Critical Condition

Did Judge Tauro Kill Obamacare?

On July 8, a federal judge in Boston, Joseph Tauro, took it upon himself to find the Defense of Marriage Act (DOMA) unconstitutional. His decisions in two cases might have unwittingly facilitated the legal challenges to Obamacare.

The decisions have been summarized and criticized in National Review Online (here, here, and here). The constitutional competence of the federal government with respect to homosexual marriage is well beyond my expertise, but having read Mr. Whelan’s commentary and Judge Tauro’s decisions, I think that those who seek to overturn Obamacare in the courts might have just received a couple of rounds of ammunition in their arsenal.

In the first case, concerning benefits of federal employees, Judge Tauro decided that DOMA was unconstitutional on the grounds that it had no rational basis, and that it violated the equal-protection clause of the Fourteenth Amendment. Therefore, the federal government’s denying benefits to homosexual employees’ partners was invalid.

In the second case, the Commonwealth of Massachusetts alleged that DOMA invaded its power to define marriage, because it conditioned the transfer of federal funds to the Commonwealth on a particular definition of marriage. (The examples were federal funding of MassHealth, the Commonwealth’s Medicaid program, and veterans’ cemeteries owned by the Commonwealth.)  Furthermore, the Commonwealth asserted that the U.S. imposed an undue administrative burden on its personnel policies, because the Commonwealth recognized homosexual couples as married but had to deduct their Social Security and Medicare taxes as single persons. In this case, Judge Tauro decided that DOMA violated the equal-protection clause, as well as the Tenth Amendment.

While I appreciate that most of NRO’s readers are likely supporters of traditional marriage, I’d like to suggest that both these decisions are good harbingers for the outcome of anti-Obamacare lawsuits.

First, the court was unequivocal in its assertion that marriage has always been within states’ jurisdiction. If marriage, then why not health insurance? (I recognize that DOMA never asserted federal authority to define marriage, but just the benefits enjoyed by federal employees and beneficiaries of federal entitlements. Nevertheless, Judge Tauro searched the Constitution for an enumerated power to define marriage and could not find it.)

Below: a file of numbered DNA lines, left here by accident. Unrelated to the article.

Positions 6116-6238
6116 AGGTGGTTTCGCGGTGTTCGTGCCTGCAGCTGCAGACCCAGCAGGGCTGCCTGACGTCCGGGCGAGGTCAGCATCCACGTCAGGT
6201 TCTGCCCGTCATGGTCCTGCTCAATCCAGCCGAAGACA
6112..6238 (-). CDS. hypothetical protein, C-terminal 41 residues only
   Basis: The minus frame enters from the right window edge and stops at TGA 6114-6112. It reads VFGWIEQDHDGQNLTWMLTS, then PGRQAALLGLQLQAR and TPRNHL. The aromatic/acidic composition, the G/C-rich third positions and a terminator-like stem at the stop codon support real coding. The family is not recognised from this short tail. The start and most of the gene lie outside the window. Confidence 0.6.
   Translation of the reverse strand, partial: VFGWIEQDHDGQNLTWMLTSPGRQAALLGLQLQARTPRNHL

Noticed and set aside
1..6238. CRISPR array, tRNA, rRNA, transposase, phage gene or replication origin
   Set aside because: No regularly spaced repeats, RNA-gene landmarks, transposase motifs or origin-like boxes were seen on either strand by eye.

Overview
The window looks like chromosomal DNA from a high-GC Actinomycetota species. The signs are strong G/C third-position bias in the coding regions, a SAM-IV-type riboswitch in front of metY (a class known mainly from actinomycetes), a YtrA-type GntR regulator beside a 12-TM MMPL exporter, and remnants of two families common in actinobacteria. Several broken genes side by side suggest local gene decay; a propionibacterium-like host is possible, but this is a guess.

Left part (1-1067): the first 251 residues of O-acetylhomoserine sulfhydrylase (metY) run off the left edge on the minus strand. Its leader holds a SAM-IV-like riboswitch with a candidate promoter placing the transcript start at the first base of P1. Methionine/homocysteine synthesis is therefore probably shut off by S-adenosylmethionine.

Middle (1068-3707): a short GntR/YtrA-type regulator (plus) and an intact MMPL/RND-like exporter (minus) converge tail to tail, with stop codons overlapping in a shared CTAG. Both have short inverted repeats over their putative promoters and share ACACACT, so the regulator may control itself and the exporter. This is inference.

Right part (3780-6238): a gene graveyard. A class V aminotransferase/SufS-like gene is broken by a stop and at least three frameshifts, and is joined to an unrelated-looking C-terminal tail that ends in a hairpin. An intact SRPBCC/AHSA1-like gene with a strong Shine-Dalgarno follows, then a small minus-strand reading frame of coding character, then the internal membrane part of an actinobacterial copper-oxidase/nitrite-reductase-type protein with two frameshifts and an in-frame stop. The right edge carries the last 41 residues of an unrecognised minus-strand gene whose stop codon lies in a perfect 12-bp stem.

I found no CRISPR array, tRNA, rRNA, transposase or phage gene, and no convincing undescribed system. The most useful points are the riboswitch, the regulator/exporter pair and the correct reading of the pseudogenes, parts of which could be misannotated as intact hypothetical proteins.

With respect to the equal-protection clause, allow me to alter the points noted by Judge Tauro on pp. 20-21 of his decision, substituting Obamacare for DOMA and health insurance for marriage:

  • Obamacare marks a stark and anomalous departure from the respect and recognition that the federal government has historically afforded to states in health-insurance determinations.

  • Obamacare burdens Plaintiffs’ fundamental right to maintain the integrity of their existing medical relationships, and;

  • The law should consider the uninsured, the class of persons targeted by Obamacare, to be a suspect class.

Yes, I know that there significant differences in precedent between marriage and insurance, especially considering the 1945 Supreme Court decision in U.S. v. South-Eastern Underwriters Association, which asserted that regulating insurance is within federal jurisdiction. However, Congress disagreed and quickly turned this around by passing the McCarran-Ferguson Act, through which it gives most regulatory authority back to the states.

Judge Tauro found that state law trumps federal law even in cases of benefits to federal employees or federal funding of state benefits. Imagine if a state could overturn Obamacare’s mandate to buy health insurance, but keep the federal subsidies for the health-insurance exchanges! That would shake things up.

After that? Repeal and replace.

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